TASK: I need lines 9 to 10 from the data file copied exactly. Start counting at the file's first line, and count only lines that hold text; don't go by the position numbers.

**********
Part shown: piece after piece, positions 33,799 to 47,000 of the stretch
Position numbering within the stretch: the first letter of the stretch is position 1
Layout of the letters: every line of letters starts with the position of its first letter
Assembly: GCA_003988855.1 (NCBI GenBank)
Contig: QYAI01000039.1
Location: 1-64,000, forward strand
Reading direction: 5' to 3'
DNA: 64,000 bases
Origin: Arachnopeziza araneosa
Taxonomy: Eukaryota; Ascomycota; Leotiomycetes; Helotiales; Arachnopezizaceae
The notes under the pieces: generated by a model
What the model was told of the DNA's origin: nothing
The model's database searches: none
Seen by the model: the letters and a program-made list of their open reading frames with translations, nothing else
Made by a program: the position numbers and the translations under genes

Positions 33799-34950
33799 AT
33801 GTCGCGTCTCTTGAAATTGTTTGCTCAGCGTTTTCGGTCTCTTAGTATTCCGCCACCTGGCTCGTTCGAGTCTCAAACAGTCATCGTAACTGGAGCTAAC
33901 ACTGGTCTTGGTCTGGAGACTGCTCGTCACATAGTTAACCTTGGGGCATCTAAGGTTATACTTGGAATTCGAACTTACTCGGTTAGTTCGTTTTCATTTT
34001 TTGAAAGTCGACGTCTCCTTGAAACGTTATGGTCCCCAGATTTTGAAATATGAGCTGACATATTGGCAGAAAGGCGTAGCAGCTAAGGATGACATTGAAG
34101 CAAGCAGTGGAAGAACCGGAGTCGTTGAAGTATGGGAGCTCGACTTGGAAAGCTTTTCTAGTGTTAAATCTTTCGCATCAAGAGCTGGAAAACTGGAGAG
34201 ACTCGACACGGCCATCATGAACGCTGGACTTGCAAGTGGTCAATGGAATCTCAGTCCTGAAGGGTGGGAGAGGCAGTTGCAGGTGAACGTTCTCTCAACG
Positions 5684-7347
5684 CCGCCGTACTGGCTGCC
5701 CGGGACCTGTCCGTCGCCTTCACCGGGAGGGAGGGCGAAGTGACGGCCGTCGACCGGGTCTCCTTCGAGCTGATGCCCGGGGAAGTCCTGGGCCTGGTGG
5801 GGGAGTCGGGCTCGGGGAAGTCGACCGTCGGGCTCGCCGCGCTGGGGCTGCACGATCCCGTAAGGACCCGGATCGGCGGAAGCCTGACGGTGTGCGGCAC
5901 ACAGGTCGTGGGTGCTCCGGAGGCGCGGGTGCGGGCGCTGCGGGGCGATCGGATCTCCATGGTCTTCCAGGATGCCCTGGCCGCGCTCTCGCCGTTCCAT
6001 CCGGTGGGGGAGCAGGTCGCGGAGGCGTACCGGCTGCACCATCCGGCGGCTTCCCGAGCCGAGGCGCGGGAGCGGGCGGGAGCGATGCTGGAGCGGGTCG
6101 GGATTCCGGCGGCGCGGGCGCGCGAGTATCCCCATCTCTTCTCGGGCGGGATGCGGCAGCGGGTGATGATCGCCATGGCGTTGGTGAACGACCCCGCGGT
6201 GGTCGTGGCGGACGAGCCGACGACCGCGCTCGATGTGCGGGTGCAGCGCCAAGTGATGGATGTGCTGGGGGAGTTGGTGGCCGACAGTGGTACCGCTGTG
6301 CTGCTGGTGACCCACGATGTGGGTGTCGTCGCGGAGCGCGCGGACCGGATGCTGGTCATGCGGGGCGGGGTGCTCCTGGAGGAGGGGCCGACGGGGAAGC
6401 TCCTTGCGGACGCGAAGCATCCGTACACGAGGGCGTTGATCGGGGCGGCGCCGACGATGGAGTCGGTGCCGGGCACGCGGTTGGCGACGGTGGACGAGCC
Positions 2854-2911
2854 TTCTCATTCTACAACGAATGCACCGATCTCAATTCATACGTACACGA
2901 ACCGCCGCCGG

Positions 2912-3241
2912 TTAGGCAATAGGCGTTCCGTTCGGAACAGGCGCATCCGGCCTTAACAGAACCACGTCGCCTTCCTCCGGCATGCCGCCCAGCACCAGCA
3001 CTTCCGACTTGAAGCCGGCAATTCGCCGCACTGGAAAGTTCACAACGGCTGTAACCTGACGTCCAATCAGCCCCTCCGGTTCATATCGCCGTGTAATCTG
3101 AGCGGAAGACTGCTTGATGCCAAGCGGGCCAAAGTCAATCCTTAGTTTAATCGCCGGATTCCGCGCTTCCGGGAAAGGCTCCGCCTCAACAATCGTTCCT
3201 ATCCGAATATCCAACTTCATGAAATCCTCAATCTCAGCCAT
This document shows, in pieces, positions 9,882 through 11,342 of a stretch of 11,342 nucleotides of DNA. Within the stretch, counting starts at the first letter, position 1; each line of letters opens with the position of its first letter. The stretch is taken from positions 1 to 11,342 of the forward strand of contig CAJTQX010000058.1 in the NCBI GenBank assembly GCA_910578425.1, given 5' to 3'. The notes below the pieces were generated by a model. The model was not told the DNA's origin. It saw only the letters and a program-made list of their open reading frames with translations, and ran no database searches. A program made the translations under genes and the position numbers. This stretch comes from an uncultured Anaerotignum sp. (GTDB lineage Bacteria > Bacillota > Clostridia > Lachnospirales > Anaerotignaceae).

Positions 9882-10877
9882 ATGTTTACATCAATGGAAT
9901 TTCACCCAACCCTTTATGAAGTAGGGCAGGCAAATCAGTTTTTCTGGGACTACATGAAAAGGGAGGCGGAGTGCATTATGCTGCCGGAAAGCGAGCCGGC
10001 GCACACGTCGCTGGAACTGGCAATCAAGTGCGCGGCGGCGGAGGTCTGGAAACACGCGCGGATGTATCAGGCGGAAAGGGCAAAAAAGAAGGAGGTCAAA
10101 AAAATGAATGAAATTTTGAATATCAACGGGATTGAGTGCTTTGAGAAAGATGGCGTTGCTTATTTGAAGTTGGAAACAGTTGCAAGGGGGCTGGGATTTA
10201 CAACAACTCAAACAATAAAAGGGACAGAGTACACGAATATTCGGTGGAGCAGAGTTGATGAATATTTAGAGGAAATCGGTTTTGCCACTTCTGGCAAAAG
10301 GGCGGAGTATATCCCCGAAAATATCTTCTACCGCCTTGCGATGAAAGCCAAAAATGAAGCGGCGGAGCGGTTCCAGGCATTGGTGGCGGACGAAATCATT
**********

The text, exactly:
Origin: Arachnopeziza araneosa
Taxonomy: Eukaryota; Ascomycota; Leotiomycetes; Helotiales; Arachnopezizaceae